October 27, 2006

Gene Affects Pain Sensitivity

Picture of female patient lying in a hospital bed

Researchers have identified a gene that affects both a person’s sensitivity to short-term (acute) pain and their risk of developing chronic pain after a kind of back surgery.

A team led by Dr. Clifford J. Woolf of Massachusetts General Hospital and Harvard Medical School in Boston identified the gene, called GCH1, which codes for an enzyme called GTP cyclohydrolase. Dr. Mitchell B. Max of NIH’s National Institute of Dental and Craniofacial Research was part of the research team; the work was also funded by NIH’s National Institute on Alcoholism Abuse and Alcoholism, NIH’s National Institute of Neurological Disorders and Stroke and other organizations.

The researchers explain in the October 22, 2006, advance online publication of Nature Medicine that they identified GCH1 by looking for genes that underwent significant changes in activity after sciatic nerve injury. GCH1 is one of several genes that code for enzymes needed to produce a chemical called tetrahydrobiopterin (BH4). BH4 is involved in producing dopamine and several other nerve-signaling chemicals.

The investigators tested the effects of GTP cyclohydrolase and BH4 in several animal models of pain. They found that rats with pain caused by nerve damage had greatly increased levels of GCH1 gene activity and BH4, and that injecting a GTP cyclohydrolase inhibitor called DAHP alleviated hypersensitivity to pain in animal models. Injecting BH4 greatly increased pain sensitivity.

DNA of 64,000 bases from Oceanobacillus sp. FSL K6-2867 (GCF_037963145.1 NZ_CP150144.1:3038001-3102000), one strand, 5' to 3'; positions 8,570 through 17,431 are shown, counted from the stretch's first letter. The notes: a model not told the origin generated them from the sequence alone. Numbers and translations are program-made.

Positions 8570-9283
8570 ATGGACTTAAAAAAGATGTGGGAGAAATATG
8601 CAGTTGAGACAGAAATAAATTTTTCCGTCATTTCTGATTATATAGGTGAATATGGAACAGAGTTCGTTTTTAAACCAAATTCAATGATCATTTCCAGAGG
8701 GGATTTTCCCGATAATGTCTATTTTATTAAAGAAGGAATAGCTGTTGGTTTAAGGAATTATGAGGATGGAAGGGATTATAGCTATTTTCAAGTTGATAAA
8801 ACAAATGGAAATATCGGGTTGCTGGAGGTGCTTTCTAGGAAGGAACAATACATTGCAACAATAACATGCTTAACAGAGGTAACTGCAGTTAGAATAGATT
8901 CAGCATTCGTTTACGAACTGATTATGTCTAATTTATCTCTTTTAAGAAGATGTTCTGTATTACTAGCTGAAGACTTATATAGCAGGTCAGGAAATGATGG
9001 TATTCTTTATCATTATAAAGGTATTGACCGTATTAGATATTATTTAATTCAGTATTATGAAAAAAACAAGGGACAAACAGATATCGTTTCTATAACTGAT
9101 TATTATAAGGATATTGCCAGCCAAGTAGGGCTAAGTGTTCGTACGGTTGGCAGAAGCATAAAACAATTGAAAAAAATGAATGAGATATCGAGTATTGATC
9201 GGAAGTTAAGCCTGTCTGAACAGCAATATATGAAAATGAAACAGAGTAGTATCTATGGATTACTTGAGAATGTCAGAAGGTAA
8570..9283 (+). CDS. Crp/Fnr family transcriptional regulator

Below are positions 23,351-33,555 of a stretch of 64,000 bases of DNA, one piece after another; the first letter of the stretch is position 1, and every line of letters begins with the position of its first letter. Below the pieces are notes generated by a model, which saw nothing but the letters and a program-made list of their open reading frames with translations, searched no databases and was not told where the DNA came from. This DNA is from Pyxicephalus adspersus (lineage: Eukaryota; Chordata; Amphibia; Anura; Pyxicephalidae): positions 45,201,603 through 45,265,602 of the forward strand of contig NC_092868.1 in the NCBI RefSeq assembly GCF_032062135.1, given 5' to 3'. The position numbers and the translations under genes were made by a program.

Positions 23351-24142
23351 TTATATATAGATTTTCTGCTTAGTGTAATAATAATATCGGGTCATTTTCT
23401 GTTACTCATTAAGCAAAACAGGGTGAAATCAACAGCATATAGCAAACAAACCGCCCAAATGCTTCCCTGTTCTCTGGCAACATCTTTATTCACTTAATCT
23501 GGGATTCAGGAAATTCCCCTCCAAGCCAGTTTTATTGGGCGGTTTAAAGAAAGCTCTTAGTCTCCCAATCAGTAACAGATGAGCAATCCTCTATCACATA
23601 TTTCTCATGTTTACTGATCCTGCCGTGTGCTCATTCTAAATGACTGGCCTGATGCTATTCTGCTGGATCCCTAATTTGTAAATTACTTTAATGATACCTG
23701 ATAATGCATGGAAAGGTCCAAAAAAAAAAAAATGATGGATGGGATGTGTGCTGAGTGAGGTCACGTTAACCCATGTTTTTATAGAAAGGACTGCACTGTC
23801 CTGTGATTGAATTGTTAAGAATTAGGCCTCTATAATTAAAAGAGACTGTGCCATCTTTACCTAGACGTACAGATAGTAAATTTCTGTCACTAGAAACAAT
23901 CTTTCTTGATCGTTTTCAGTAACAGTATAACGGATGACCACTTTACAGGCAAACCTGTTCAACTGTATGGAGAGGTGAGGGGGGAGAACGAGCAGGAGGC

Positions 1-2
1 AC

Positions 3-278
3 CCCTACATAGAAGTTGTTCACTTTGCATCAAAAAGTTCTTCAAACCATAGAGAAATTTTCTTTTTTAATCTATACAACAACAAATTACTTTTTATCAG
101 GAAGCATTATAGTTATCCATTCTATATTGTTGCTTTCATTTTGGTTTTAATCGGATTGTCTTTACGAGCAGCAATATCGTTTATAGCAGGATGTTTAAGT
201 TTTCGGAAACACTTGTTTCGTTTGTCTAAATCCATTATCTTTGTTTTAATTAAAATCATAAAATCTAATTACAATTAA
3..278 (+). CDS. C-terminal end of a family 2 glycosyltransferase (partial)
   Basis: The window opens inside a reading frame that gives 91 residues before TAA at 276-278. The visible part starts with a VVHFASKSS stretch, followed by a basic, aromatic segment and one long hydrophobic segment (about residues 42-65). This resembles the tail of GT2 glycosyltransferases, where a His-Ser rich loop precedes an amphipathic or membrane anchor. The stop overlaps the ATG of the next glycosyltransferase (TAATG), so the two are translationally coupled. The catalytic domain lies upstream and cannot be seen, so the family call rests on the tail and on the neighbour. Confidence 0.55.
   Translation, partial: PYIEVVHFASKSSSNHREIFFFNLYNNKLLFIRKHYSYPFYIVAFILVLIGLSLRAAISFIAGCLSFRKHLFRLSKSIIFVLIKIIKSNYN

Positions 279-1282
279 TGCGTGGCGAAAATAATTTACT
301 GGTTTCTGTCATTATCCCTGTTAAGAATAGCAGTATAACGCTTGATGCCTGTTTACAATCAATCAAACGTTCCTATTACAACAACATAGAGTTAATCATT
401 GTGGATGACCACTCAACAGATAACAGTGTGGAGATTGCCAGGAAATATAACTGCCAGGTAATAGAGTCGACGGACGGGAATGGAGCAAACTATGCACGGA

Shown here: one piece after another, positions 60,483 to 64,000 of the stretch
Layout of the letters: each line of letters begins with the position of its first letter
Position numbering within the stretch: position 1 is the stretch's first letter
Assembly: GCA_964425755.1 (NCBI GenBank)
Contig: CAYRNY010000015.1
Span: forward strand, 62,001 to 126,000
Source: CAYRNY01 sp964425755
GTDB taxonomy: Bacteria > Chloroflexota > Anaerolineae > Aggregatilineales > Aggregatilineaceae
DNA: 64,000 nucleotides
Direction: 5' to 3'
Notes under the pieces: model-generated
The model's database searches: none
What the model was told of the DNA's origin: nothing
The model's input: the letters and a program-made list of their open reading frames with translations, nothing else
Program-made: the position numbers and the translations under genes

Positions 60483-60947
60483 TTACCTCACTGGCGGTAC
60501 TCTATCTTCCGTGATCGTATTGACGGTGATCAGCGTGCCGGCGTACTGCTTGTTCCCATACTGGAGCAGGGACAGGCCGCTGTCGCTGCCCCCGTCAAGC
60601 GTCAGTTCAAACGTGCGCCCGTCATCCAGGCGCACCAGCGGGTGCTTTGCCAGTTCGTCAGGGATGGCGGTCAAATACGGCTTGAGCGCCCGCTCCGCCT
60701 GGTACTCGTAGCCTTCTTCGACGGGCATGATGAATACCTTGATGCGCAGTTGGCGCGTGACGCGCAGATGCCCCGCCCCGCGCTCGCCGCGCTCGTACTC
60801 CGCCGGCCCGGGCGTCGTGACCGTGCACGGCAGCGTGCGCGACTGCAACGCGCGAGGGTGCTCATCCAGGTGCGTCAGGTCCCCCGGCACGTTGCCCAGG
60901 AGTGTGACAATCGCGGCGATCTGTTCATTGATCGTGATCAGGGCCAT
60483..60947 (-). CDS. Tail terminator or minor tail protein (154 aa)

The researchers looked for GCH1 gene variations in people and found that a specific variant of the gene protected against development of chronic pain in people who had participated in a study of a surgery for back pain. About 28% of the people in the study had at least one copy of the pain-protective variant of the gene. People with two copies of the protective version of GCH1 had the lowest risk of developing chronic pain, those with one copy had an intermediate risk and those with no copies had the highest risk.

The researchers went on to show that the gene variant appeared to reduce acute pain in normal volunteers. Those with two copies of the protective gene variant were less sensitive to temporary pain induced by pressure and other stimuli than those with one or no copies.

"This is a completely new pathway that contributes to the development of pain," Dr. Woolf says. "The study shows that we inherit the extent to which we feel pain, both under normal conditions and after damage to the nervous system."

The GTP cyclohydrolase inhibitor used in this study, DAHP, is not very strong and is unlikely to be useful as a human drug, Woolf says. Researchers are now looking for other substances that might work as GTP cyclohydrolase inhibitor drugs in humans.

Dr. Woolf and his colleagues are also planning studies to learn how GCH1 regulates pain. They hope to identify other gene variants that affect pain sensitivity and the risk of chronic pain. This gene accounts for some of the inherited differences in pain, but other genes likely also play a role.

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